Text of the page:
How to Estimate Projects and Tasks With Ease | Learn with TeamGantt | Brett Harned | Skillshare

How to Estimate Projects and Tasks With Ease | Learn with TeamGantt

Brett Harned, Director of Education, TeamGantt

How to Estimate Projects and Tasks With Ease | Learn with TeamGantt

Brett Harned, Director of Education, TeamGantt

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8 Lessons (38m)
    • 1. Introduction

    • 2. What Is Estimation?

    • 3. Why You Should Create Project Estimates

    • 4. Questions to Ask Before Estimating

    • 5. Estimating Tactics

    • 6. Estimating in TeamGantt

    • 7. Estimating Agile Projects and Tasks

    • 8. Recap and Conclusion

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About This Class

Whether you're working on a project with a team or taking on a solo gig, you'll want a good idea of what it'll take to complete that thing. The best way to get a sense for the level of effort of a project or task is to create an estimate. Here's the thing: it's not that difficult to do!

You've got to remember that estimates are never perfect—but some tactics can certainly improve your aim. Find out what goes into a good project estimate and how to eliminate the guesswork.

In this class, you’ll learn how to: 

  • Make the case for sound estimates
  • Determine whether a project is worth taking on
  • Evaluate your project or task from all angles
  • Engage your team and stakeholders in an estimating process that works
  • Break your project down into its smallest parts for easier—and more accurate—estimation
  • Explore methods of estimation for typical project types, and even personal projects

Meet Your Teacher

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Brett Harned

Director of Education, TeamGantt


I’m Brett Harned, the director of education at TeamGantt. I've got 20 years experience managing project and people. I'm a digital project management consultant, coach, and community advocate from Philadelphia, PA. My work focuses on providing top-notch project management resources through TeamGantt, and solving issues that are important to organizations who want to produce quality digital projects in harmony. I love to build processes and communication tactics that work not only for projects, but for the people involved in them.

Previously, as a consultant, I worked with companies like Simple, YNPN, Navy Federal Credit Union, and a number of digital agencies. Prior to starting my consultancy, I was Vice President of Project Management at Happy Cog, where I mentore... See full profile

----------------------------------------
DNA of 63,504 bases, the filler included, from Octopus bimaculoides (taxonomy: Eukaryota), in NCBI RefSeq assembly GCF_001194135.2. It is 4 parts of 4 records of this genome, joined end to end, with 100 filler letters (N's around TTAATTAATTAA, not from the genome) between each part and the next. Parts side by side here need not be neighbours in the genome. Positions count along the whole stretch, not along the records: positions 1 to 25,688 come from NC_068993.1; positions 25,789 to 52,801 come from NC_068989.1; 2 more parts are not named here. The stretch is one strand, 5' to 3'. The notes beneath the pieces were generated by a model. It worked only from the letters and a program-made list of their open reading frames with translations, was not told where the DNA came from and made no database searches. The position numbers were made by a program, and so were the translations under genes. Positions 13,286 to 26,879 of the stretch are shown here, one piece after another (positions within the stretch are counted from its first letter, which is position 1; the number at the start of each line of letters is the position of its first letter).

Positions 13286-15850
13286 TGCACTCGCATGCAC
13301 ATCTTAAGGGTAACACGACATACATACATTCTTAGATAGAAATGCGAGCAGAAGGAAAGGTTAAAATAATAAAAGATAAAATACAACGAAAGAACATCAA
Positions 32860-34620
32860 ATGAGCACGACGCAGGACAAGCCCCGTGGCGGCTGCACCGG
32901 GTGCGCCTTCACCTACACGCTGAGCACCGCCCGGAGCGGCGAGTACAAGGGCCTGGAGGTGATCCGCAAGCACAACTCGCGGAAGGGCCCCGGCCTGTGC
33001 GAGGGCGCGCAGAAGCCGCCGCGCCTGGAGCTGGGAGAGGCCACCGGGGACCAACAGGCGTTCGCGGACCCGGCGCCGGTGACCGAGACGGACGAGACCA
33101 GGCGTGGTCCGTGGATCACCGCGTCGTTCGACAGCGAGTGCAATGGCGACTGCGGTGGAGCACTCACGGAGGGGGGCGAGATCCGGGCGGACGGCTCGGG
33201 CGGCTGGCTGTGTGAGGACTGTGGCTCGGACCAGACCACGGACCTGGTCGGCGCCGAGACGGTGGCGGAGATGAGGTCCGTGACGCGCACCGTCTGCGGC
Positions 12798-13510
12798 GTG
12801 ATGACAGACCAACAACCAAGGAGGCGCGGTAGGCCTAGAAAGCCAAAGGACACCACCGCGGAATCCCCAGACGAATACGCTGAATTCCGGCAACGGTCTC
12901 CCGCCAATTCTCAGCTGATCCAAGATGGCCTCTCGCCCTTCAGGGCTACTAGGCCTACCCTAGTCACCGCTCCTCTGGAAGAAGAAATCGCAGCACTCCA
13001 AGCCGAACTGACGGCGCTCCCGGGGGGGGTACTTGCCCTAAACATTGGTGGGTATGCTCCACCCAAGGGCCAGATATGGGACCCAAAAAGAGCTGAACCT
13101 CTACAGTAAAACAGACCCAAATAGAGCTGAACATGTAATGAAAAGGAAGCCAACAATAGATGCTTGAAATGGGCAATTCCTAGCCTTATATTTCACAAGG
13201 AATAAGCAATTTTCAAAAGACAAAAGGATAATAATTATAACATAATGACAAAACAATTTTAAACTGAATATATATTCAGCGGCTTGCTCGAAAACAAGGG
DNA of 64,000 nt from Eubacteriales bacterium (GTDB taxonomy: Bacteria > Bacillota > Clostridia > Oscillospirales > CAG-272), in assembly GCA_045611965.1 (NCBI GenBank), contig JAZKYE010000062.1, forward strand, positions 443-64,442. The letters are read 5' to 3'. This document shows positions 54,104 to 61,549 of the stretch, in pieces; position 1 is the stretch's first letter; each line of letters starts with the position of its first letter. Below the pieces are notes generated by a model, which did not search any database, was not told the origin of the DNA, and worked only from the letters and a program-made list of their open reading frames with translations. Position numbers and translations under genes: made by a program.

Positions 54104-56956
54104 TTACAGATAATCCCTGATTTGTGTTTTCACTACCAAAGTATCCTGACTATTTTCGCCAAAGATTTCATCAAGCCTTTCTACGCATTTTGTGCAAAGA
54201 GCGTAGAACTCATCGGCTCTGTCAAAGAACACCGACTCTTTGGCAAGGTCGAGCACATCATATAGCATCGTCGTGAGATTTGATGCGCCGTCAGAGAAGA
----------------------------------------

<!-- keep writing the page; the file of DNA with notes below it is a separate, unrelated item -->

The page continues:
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1. Introduction: Hi. Thanks for joining me for how to estimate projects and tasks with ease. If you're here, you're probably a little bit like most people and that you think estimating is hard and you know what? You're absolutely right. It is hard, but you can get better at it with some practice in this class, I plan to share my thoughts on estimates and what makes them good. But to clarify, I'll be talking about estimating your time on projects. Whether that be the design of a website painting a room building, the Lego Hogwarts or whatever it is you need to do, you can get it. I'm also going to talk about different ways that you can estimate based on the type of projects that you're running, so we'll get into a waterfall hybrid and agile project types. If you're not totally familiar with those phrases, you should be fine. But if you want to learn more, check out my first skill share class. Either way, there's a lot of information included in this class that will help you to become a better estimator no matter where you work or what you work on. So let's start with a little test, All right. Not a real test, but a scenario to kind of get you thinking. Here's my question. How much time will it take me to read the first chapter of this book? Thank you. Not so easy to answer, is it? Probably because you have a lot of questions for me. Maybe you're thinking how many pages are there in the chapter? Are there any illustrations? How fast can you even read? Those are all really good questions, and I'll never tell you how fast or slow I read. But really, what you should know here is that you should never just throw a number out for an estimate . After all, you're not on. The price is right. When you're working on projects, you're gonna want to take a more measured approach to creating estimates. And lucky you, that's what this class is all about. So let's dig in 2. What Is Estimation?: Let's start at the top. So first, what is estimation? By definition, an estimate is an approximate calculation or judgment of the value number, quantity or extent of something. It's basically a rough guess, but for some reason people tend to think estimates are carved in stone, and they never should be, because they're not exact their guesses for what it could take to get something done. So if it's always a guess, then why is it so difficult to create a good estimate? Well, I think estimating projects is not easy for a number of reasons. So, for instance, you know teams and talents different projects, and we all know that all individuals work at different paces in skill levels. After all, we're not robots. Then working on projects, even if they're similar in nature, are approaches. The projects tend to change over time. Whether that's dependent on the people involved, the technology or constraints were working with. Even a minor change could cause a change in an estimate. Next, sometimes were not given enough information to create good estimates. If you don't know exactly what you're estimating, how can you created a valid estimate? You know the list goes on here and we'll address these things and make it easier to estimate your projects and tasks. But before you say forget it and just pick a number, you have to understand what estimate is and why you should do them. 3. Why You Should Create Project Estimates: So let's bring it back to that point about estimates being a rough guess. I've actually had team members ask if our estimates are never exact, then why bother? Well, I get it. You know, people don't want to create estimates because they think there are a waste of time or they just want to get to work. Or maybe they've just never even created a helpful or useful estimate, so they just don't see the value of them. But there are a few reasons why you should create estimates. Let's talk through what those are, so you can use them to make the case for estimates in your work. Maybe when you're working with some of those Doubters out there. So the first question a solid estimate can answer is, Is the project worth it? Estimates helped to calculate a rough determination of costs, which can help to decide whether or not the project is worth the investment. So whether you're on the client side or an internal team, you want to know if the effort or cost matches the potential outcome. For instance, I'm not gonna build an app for my company if it costs a lot of money, and I won't see a solid return on that investment. So the next question an estimate can help answer is, Do we have the staff to complete this project? Your most accurate estimates will be based on specific tasks in the talent used to complete them. So estimating with staff or even the talents required in mind will help you to staff the project properly. Honestly, just exploring what something might be can help you determine if you have the right people on staff or if those people are even available. And if you really need to do the project, it will make you find those people before you urgently need them. If you're lucky, they'll help you to estimate their time as well. Next estimates helped to give a general sense of time needed to get the work done. You'll probably be wondering about the time needed to complete a project, especially if you're taking on something that you've never done before. So asking this simple question can we get a sense for how long this will take is definitely going to help you here. You know, you always want a sense for how long something will take to complete, so you can set the right expectations about deadlines. But it's also important to consider that Mawr complex projects could be dependent on other projects or tasks. Knowing just how long it will take to complete your project might answer an important question about another project and when it may have to start or when it might finish. Better yet, if you want to build something that is a hard deadline, will you have enough time to get that work done? If not, you might have to think of alternate approaches or even ideas to get that project done. But when you create solid estimates, which will get too soon, I promise you can make some pretty direct assumptions about overall timing. And that's powerful when you think about setting expectations on projects. Okay, so the last question is one that not all teams have the luxury of asking, but it can be important to team morale and even productivity, and it's are we excited about the project Project sure are easier to deliver when you have your teams investment in it. We all know that working with the team can be a challenge, but projects will feel next to impossible when no one is an agreement on them. That's why I think working together as a team to produce an estimate can be a great way to pull everyone together to talk about the details that will be important while working on the project and that staffing responsibilities, process and timing. When you estimate together and get into the details, it allows you to do a gut check on how interested everyone is in the project. In fact, if you all feel uneasy about it, it might be a good way to dodge a project that feels like it will just be a mess. So those are some simple questions that you can answer by creating an estimate and even help you to make the case for why you should create an estimate. So the next time someone tells you it's not worth your time to create an estimate, you could refute that and create an estimate, at least, to help you guide your work. Remember, it doesn't have to be exact. In fact, it never will be 4. Questions to Ask Before Estimating: All right, let's get into some tactics now, not jumping right into numbers. In fact, the first thing you want to do when you begin to estimate projects is ask some project specific questions that will help you to shape your estimate and eventually your project scope at a high level. You want to be sure that your fully considering an understanding your industry and the project type, as well as any changes or innovations that you might face your team and their capabilities , your process. And finally, a look back on similar projects. All right, so let's jump into those points individually. First, look at your industry and your project type. Think about the trends Changes in innovation happening in your space. This is a really wide ranging one that you should keep an eye on at all times. It's important for you to have a curtain ongoing view of what's happening in your respective industry for a lot of reasons, but mostly because our projects often come to us as a result of a trend or a change in that landscape. So you'll find it beneficial for you to have that information in your back pocket when you are creating an estimate now. This might not always help you with an actual estimate, but I will give you an opportunity to ask even more questions and figure out what might be coming to you in terms of a project. An example of this for me was back in 2009 when Responsive design became kind of the next best thing in the Web. We had to figure out how to estimate for it. That caused a lot of questions and changes to the way that we presented our work, the way that we gained approvals and the way that we even talked about what we did. And that certainly affected our project estimates because we put a lot more time into the actual process. Later, that changed because we found efficiencies. But having the opportunity to explore the process and create estimates with a team was so helpful because we had not had we not done that, we have lost a lot of money. Next, you'll need to really know your team and understand their capabilities. This one's really important, and it can be tough to manage. If you work in a large organization with a lot of different people. But it's important to remember that your collective team will make the work on the project happen and because not everyone works on the same level. You want to consider that on some level you should have an understanding of what your team members are capable of doing and even where they might need some training. It's all about understanding, capabilities and expertise and being committed to find that information when you don't know it, because when you know that level of information, you'll be able to create more solid estimates based on who might be assigned to the project . Next, of course, is process. Process will play a pretty big role in how you create estimates. Chances are you have some general guidelines for how you run your projects. If you don't, you should definitely have a discussion about process with your team because it will impact how you estimate and plan your projects. You want to be sure that your accounting for how you handle deliveries, presentations, meetings, collaboration, internal reviews in any other event that leads up to a delivery. I also just want to note that process can evolve a good way to keep up with those changes is to conduct retrospective or postmortem meetings so that you can continue to learn about what's working and what isn't working on your projects. When you determine things will change and you document, um, you'll not only find it easier to conduct the work next time around, you'll find it easier to create an estimate for that work. At the same time. When you run retrospective meetings, you kind of force yourself to check in on projects and understand the complexities of what you do well and what you might struggle with. And that leads me to my last point here, if you can. When you're about to create your estimate, check in on the history of similar projects. What I mean by history here. Well, I'm talking about any retrospective or postmortem meeting notes, previous estimates, budgets or plans and even time logged against tasks in your time tracking system. If you have one. Honestly, just knowing or seeing how something worked in the past will help to provide context for how you might approach it in a new project. It might not be apples to apples, but it will help you to ballpark estimate, and that will make your estimate of little less difficult to pull together. All right, that's the end of that section of the class. Those are all things that you should keep in mind when estimating every project. But the questions don't end here unless you're absolutely positive about your project or task and related estimates. I'll get MAWR into that in a few minutes. 5. Estimating Tactics: but shouldn't been to some estimating tactics. Before I share tactics, though, I want to talk for a second about how you'll get this done, and that's gonna depend on where you work and who you work with. If you're working on a team as a project manager, do everything that you can to involve your team and your estimating process. Doing that will help you to come up with a more accurate estimate and a more well rounded estimate. I found that estimating and teams brings up more or sometimes better. Questions also brings up new approaches, quality, discussion on process and collaboration and ultimately, more accurate estimates. So if you can work with the team to estimate, try it. If you can't work with a team or don't even know who your team will be because that happens , you can use the tactics I'm about to present to create your estimate anyway. Okay, so let's say you have a new project to sort out. The first thing you should do is give everyone that info that you have about the project and then sit down as a team and talk about the project. Here's a rundown of what you should discuss first, dissect the project issue or future and its goals together. What do I mean by that? Well, as a team, you have to agree on what it is you're estimating. It might sound silly, but we all interpret information differently. And on that note you'll notice that I've added issue in future here. It's because you can use thes estimating tactics when a new idea new requirement or a bit of scope is added to your project. Sometimes requests come in small bites, and you have to address them as one offs. Regardless, you want to make sure that you're truly understanding what it is that you're actually designing or building. Talk about the intent of the projects. You know, what should it do and why? Remember, every project has a goal. If you identify it early on, you can use it as your way finding tool not only to help you formulate your scope, but to avoid the inevitable scope creep if you have requirements, that's great if you don't start thinking about what they might be, and discuss them with your team and stakeholders that you can get pretty clear about what will be included in your estimate. Essentially, you have to get granular on the what and the why. So that you can figure out the how on screen or a series of questions you can ask your client stakeholders of your team. Depending on how your project will be operated and who will be involved, these questions will help you to get to the information you need to create a more accurate estimate. This list could totally go on and on and on, depending on the level of information that you're provided, be persistent and get the answers that you need. And if you're doing this is a precursor to a client project in your client. Contact isn't inclined to answer every question. Take that as a sign. If it's too much to answer a set of questions to help you to form a good estimate now, will it be too much for them to be a good partner when the project's actually underway? You know, use your judgment in this respect. Not every estimate becomes a real project. So not every request he's become a really estimate or project either. Next discussed timelines and resource is needed. Ah, project deadline can create immediate constraints on process. Deliver bols and sometimes even budgets, so make sure everyone's aware of that constraint. If you keep your team's availability and expertise or experience level in mind. And look at that through the lens of a budget, you'll be able to decide who's best suited for the project or if you can even take on the project in the deadline. If the deadline seems tight. Next, think and talk about stakeholders and partners who may be involved in your project As a project manager, I can tell you that not all clients or stakeholders are created equally. Some folks just get it and are easy to work with, and others need a little more attention. Diagnosing that early on can tell me how much time I'll need to spend with them, and that will impact my estimate. But also think about how large or stakeholder team is. Well, they require a lot of education and meetings. Do they work with other partners who will have a role in your project? That's all going to take a lot of time to, so you have to consider it. It's easy to Onley estimate the tasks. Remember to consider the amount of time you spend in meetings in slack email, team Gant on the phone or any other mode of communication you use on your projects. All right, so that's all. I ask a lot of clarifying questions to get the details you need. Sit down and discuss your project and its goals. Your timeline and the people involved talk about the variables that contribute to how you're thinking about an estimate, and that's going to spark ideas about process, pricing, collaboration. Deliver Bols and so much more. So if you work with the team and can get into a room to talk it out, you should. If you're working alone, use the questions against the information that you need to come up with your best estimate . You can totally do this alone. Now we're ready to get into some number crunching. Once you're armed with the information that you need to make some real decisions based on actual facts, you're ready to create the most realistic estimate possible. I've got this traditional project management method in my tool kit, and I use it all the time, not only at work but with home projects as well. It's called a work breakdown structure, and it's a method by which you can visually represent the composition of a project by breaking down all projects, stages and theyre aspects into the smallest possible components. So essentially this method makes you think critically about all of the tasks in sub tasks that will make up your project. Here's an example of a traditional work breakdown structure. As you can tell, it's for a bridal shower. You may be wondering why it's not for a website redesign or some other professional projects. Well, here's my answer. Project management seeps into our daily lives. Just think about all of the projects that you take on in your life everything from planning dinners, vacations whom renovation projects. The list is never ending, and you can use the fundamentals of what you learn in this class to help you manage your own personal projects. So I pulled this example from the Web, and it shows the project broken into four groups of tasks. Guests, location, caterer and decorations within each their sub tasks to explain all of the work that needs to be done for each your work breakdown for a similar project or event might not be the same as this one, and that's okay. We all work differently. And that's why listing out steps could be really valuable to talk about process, timing and, of course, estimates. You'll also notice that there are no estimates related to the tasks in this work breakdown structure, and we want more information on that. That's why I have adopted a little bit. If this looks airfields complicated, adapted to your own style, I happen to like list, So my format is a little different. Here's a work breakdown structure I created for my own home project. I moved recently and wanted to get a sense for how long it might take and how much time my wife and I would need to devote to the project. I have to say that this estimate was not really even close to reality, but that's OK because estimates are guesses and I learned from it and will do better the next time that we move. So check out how I broke it down. First, I listed the high level groups of tasks, searching for a new home, buying a new home and moving under each group. I've added tasks as well as possible durations for each, with a total of days needed Side note here. When you're estimating projects you can use any time valued like I tend to use hours on work related projects and days for home projects. To me, estimating ours is more difficult, but it will get you a more accurate and specific estimate that you can benchmark, especially if you're tracking time against tasks. One place where I screwed this up was in the moving section. I have packed boxes at five days, and in reality it took us about seven, and the move was a huge miss because while we took two days to do that, it took about a month to truly settle in and know where everything was in the new house. But again, that's OK. I was ahead of the game, just having a general estimate here. What it comes down to is that you have to break every larger task down into sub tasks to truly understand the level of effort, and sometimes it's helpful to get really granular by breaking a task into sub tasks. For instance, if I'm writing an article ID break that work down into smaller tasks like outlining, drafting, content, thinking about requesting or creating images, editing, delivering for review, gathering, feedback, editing and revisions, proof reading, formatting and presenting. The idea here is to list every imaginable task from the smallest to the biggest and to provide an estimate on what it will take to complete each on its own. From there, you can then add up all the values and get a sense for the overall time needed. On that note, you can estimate your time like I said in minutes, hours, days, weeks or months. Whatever it is, it's gonna help you feel like you have a sense for how much time that task should take. I tend to prefer hours and minutes because I need that level of detail on my Bork projects . But I've certainly seen larger chunks of time estimated for larger, longer term project estimates. At the end of the day, getting into the detail makes it easier to translate things that might seem big and unmanageable into small, manageable and estimate herbal tasks. I think that when you think about it that way, it makes estimating, Ah, whole lot easier, but you might be sitting there thinking the work breakdown structure is fine, but I'd like to create an estimate for a task based on a plan. Or how do I think about how my team will work? How do I do that? Well, you're a step ahead of me if you're thinking that way, I'm gonna show you now how you can create a plan and include estimates at the task level in Team Gap, which is an online project planning and management software that can help. You can do so much more than create projects, but manage them. Team gang can definitely help you here, and I'm gonna show you now. 6. Estimating in TeamGantt: Okay, let's take a look at how you can quickly and easily make an estimate in team can. So, first, the first thing that you want to do is set up your plan and team get so I have gone through . You can see here this is my marketing site redesigned. That's the name of the project. And I've set up basically groups of tasks as well as tasks that correlate with them for the plan. Now, if you want more information on how to create a plan and team get check out my first class , which is the basics of project management using team Gap. That's gonna help you to get started really quickly. In order to set up an estimate and team get, you do need to be on the advance plan. And that's something that you would have have to work out with your account holder before you estimate with hours. You do have to set up your project and team get to make sure that you can enable hours. I'm gonna show you how to do that. I'm hovering over the menu, But no, I'm gonna click on that, and then I'm gonna go into my project settings within project settings. Over here, you can see on the right hand side there's project settings. I'm gonna enable hours. Just simply clicking on that button there is going to help me to basically estimate hours on the task level by person. You can also include the master workload view, which essentially, once you've estimated the hours will show you how many hours have been assigned to a single person. And if you're managing a lot of projects across a lot of people, this is a great way to keep track of your resource ing. I also have it set to not schedule on holidays, which is always a bonus for yourself and the people that you're working with and you can set your days of the week here is Well, I'm gonna leave it Monday through Friday. All right, so that should set everything. Just need to close out of that. Now. What I want to do is basically show you how you should add your team to the plan because you can't add estimates without a team member, so you can either navigate the people tab here or invite people to the project. I'm gonna click on people. They both go to the same place. Both buttons go to the same place you can see. I've already pre loaded my team into the project. It's really quick and easy to invite more people, which happens all the time. So when I click on this box, I get a full list of all of the people who have been in, um, my team get account over the years, or I can go ahead and just add an email address to add someone new. I'm gonna leave this for now because these are the people that I want in the plan. Just wanted to show you how to add people going to go back to the get view to show you how we can add people to tasks. So, like I said, I've already got my tasks planned out. Essentially, all I have to do is hover over a task. So this is the conduct stakeholder interviews. I'm gonna click on this assigned task button, the little kind of person icon, and essentially all I have to do is decide who's doing network. So let's say that myself and Laura are going to do this work right, right now this is saying 1.3 hours. I'm going to say this is going to take me at least two hours a day and then that's going to say for a total of two hours, let's say Laura is also going to take two hours and then I just click done. It shows the hours that each person is assigned to and the people who are assigned to the task. I accidentally clicked off Nathan, so I'll do that. And it takes him off here a swell. So it's super simple to add people remove people and adjust those hours. You may have noticed that it asked me if I wanted to fix it, because, um, the above estimated hours were something that I added into the plan earlier. So if you add an estimate and it changes it, you just click fix and it resets it. So that's what I did there. Okay, so that's super simple. You can keep going down your list, adding the proper people to the project, adding those hours in you might have those hours done just based on another project. That's why I'm getting the errors here, but it's really simple. I have to do is reset it. Put the hours in, and essentially what you're going to see in your availability view is the hours that, um if I click on just this project here, the hours that have been signed by individual, so pretty awesome stuff in that you're using estimates not only to keep your projects on track, but you're using those estimates toe also see the workload that you're putting on your team . So you might have noticed that when I clicked on this height of availability button which pops up and down here at the bottom. Um, basically, it showed you all active projects. So the cool thing about this is that it's showing all projects that I'm working on here, since this is the road with my name, and it's showing essentially all of the hours that are assigned to me across all projects. And if I click on that button, it shows me where those hours air assigned and what projects there on. So the benefit that you gain there is that if you're estimate is true and you need that work to get done, then you can re prioritize the work, talk to another project manager about the work that needs to be done versus what's estimated adverse. What reality is and kind of reworked people scheduled so that you're not making them work 11 hours a day. That seems kind of scary, so it's really simple. That's really all you have to do with the estimated hours. You know, it's simple to see how many hours have been estimated across just the project per day per person. It sets really clear expectations about what they're supposed to do in the project, and really, you can view the total hours at any time. So pretty easy stuff here. If you're estimating and team get. This is a great way to help you to not only build a plan but to correlate some estimates to go along with it. All right, let's jump back into the class as you can. Dough. You can do your whole work breakdown structure in Team Gan and then turn it into a plan by adding dates and dependencies. It's a really huge help when you want to create an estimate for a project that you've got a plan for, or even just to come up with a quick hypothesis of what a project could be. Remember, starting a discussion about a project with your team or stakeholders will likely yield a better result than just finalizing an approach on your own, so make sure that you share that plan with your team and make updates is needed. 7. Estimating Agile Projects and Tasks: Of course, there's not just one way of creating an estimate. In fact, you might be wondering about estimating agile tasks and projects. Or you might be wondering what I mean when I say agile. So there's a definition on screen here, but I dive deeper into PM methods in my book, which is right here and in my other skill share class. I'm basically talking about common ways to lead projects. If you're familiar with some of the more popular project management methods, you probably noticed the examples worm or toward the traditional on waterfall or even hybrid methods. And that's because the way estimates are done an agile requires a completely different way of thinking. So let's dig into that at a pretty high level. First, it's most important to remember that you have to set expectations around how you will work with agile environments in order for your projects to actually be estimated properly. There are a couple of rules to consider when it does come toe agile First. If you're truly agile with a capital A, your team should work on your project alone and nothing else. If they're not doing that, then you're gonna have a hard time estimating their time. It's gonna be more of, Ah, hybrid project. Next in Agile, all work is done in time box sprints. That means you're gonna estimate your time. Based on the people working on the project over a specific number of sprints. It's essentially just called time boxing. In other words, to create an estimate. Agile, you're basically asking, How much does it cost for a whole dedicated team toe work on Onley One project for however long that project is, let's say, a month. But it's still really easy to mess that up. You know, you have to consider things like What roles do you need, how much time is considered full time? Think about company meetings, management tasks and things like that. You know, Will your team be truly dedicated to the project? Will there be holidays or time off in your sprints? There are a lot of questions to answer and expectations to step, but once you've sorted it all out and set the expectation of the dedicated team and this sprints needed, you can do some very, very simple math. So let's look at this example. I never talk about rates or monetary amount that you charge for work because that'll vary from location to location, company to company and even person to person. And some companies don't even charge back rates internally. So chances are this part doesn't matter to you. If you work on an internal team rather than in a consulting agency, anyway, we're using a simple round number to create this estimate. So let's say it cost your company $10,000 to dedicate one person to a project for four weeks, and your team does two weeks sprints. That's pretty average. That would mean that for one person or resource to complete a sprint, it'll cost $5000. So what if your project is six months long? Then you'll need 12 sprints. And let's say your project will require four team members over those 12 sprints. The simple math here would be four. Resource is times $5000 per sprint. That comes to $20,000. But then we multiply that by 12 sprints and get a total of $240,000 for the project. That seems too easy, right? Just remember, it'll never be perfect. People will call out. Stakeholders will delay the work, you'll encounter issues. There's no doubt this is how old projects work, But the flexibility of the agile process allows you to truly control, scope and process at the same time. For example, anytime a new change comes in, you can talk about adding sprints to complete work rather than incremental fees that you have to estimate based on a task. And your flat cost is really easy to calculate. In fact, we did it in the example, and the cost of a sprint is $20,000 simple and kind of pricey. All right, so that's estimating at the project level and again, even that's problematic because agile projects aren't supposed to have a specific ending. Of course, they end, but until you get into the process, you don't know how many sprints you'll need. So again, it will always just be an estimate. I also want to talk about estimating at the task level with agile. The idea with Agile is that you taken iterative approach to how the work is done, but you break the project into smaller pieces or stories and work on those two ship functionality independently and the way that you determine what can be done in a sprint is done through estimation. It all starts with user stories, which read like this as a role. I want to desired action so I can why I want to Do This Thing. A user story is a tool used in the agile methodology to capture description of a project feature from an End users perspective. The user story describes the type of user what they want and why. A user story helps to create a simplified description of a requirement and can help you to lead to a very distinct estimate for the design and build of that requirement. Most teams elect to write all stories using this structure. It helps to cover all the bases and kind of stay consistent as well. The most basic way to estimate a task is in what we know as humans, hours, days, weeks or months. But the agile methodology erases your memory of any estimates created with increments of time and requires a different way of thinking about estimates. And that's in story points. This is the number that tells the team how difficult the user story or feature is due to complexity, unknowns and effort. Teams use different scales to determine story points because story points represent the effort to develop a story. A team's estimate must include everything that can affect this story that could include anything from the amount of work to dio, the complexity of the work that needs to be done and any risk or uncertainty in doing that work. When estimating with story points, be sure to consider each of these factors. Let's look at a couple of ways that you can determine story points. What we're looking at here is a Fibonacci sequence to estimate effort. Many teams use this sequence as a basis for producing story points. So as the story is being estimated, team members selected number in the sequence that they believe represents the level of effort. For whatever reason, this feels overly complicated to me. Personally. I've used it and it absolutely works, but they're different, simpler ways to estimate and agile T shirt sizing is one of them, and I think it's a really easy way to score tasks. It's high level, but also relatable and simple, a simple way to convey the size of something without relying on more detail. After all, everybody knows in general what's extra small, small, medium, large and extra large mean in terms of size. I also recently saw an example of an even more creative way to do this. What you're looking at on screen is an example showing some landmark buildings in London, along with their sizes, from smallest to largest. A team used this to help score their stories based on landmarks they knew or they saw on their way to work every morning. And that sure makes it feel relevant, especially for a team working in London. I also want to mention planning poker here. Some teams use planning poker card decks to score stories. An example is on screen here. Essentially everyone gets an identical set of cards and you present and discuss a story. And then everyone throws out a card to identify their estimate for the story. It's a fun and collaborative way to share ideas and estimates, or even to gather data without a ton of conversation and come up with a final determination of what a story estimate would be. As you can tell, there are several ways to do this. You can order a planning deck, make one or even select values that are relatable to your team. The most confusing part of using story points is determining what the numbers actually mean in relation to the effort. For instance, how do you know that a three means the same thing to the whole team? Well, the best way to determine this is with the first time teams to sit down and define those things and know that when you do this, you when you hold estimating meetings and discusses a team over time, your understanding of the scoring method will strengthen and your estimates will get stronger so you can get creative with your scoring. Just keep in mind that story points. Pull the emotion out of the estimates by not talking about time. They focus just on the task and the sides of it, not the time that you take to get it done. You know the minute that you start talking about time, people tend to bring in outlying factors like time off, working time and other personal things. Story points allow us to focus back on the task and Onley the task 8. Recap and Conclusion: and that's it for us to meeting. There's a lot more that you can learn about estimation, but what it comes down to is that you really need to do your homework here, ask questions, get the information that you need. Then think critically about the thing that you're estimating before slapping a number on it . Because, yes, an estimate is always gonna be a guess. But the more digging you'll do, the more it will be an educated guess. That's backed up by reason, and you'll use that to your advantage. When you're scope starts to creep in on your projects at the end of the day, whether you're agile or waterfall or a little bit of both, like many of us, you have to come up with a way of estimating that will work for you, follow the rules or break them. That sure is not gonna matter, because what really matters is that you learn how to do your best work and get better at estimating over time. Just know it's never easy, but hopefully these tactics will help you to tackle larger tasks and break them down. If you get stuck, you should do these things first ask questions. Remember that your team or colleagues might be able to offer insight and perspective. Clients or stakeholders can usually offer more information. Dont be nervous about being transparent about you, what you do know and what you don't know, because that's gonna help you when you actually get the work going on your project, you're getting trust. You'll learn more and you'll deliver what your stakeholders need within a budget. Also, dig deep. Nothing's high level. When you create estimates like this, get into the details so you can understand what factors are driving your estimates. Also play with different ways of estimating. Don't be nervous to try new methods or even adapt what you've learned in this class. What matters most is that you and your team are comfortable with what you're estimating in the process that you used to get to the estimate. Think about it. If it feels like a laborious tour, it will be finally remember that no estimates are set in stone. List your assumptions, discuss risks and work out an estimation process that works for your team and your projects . I hope that you found this class helpful. If you have questions or comments, get in touch with me or leave your thoughts here and all respond. Thanks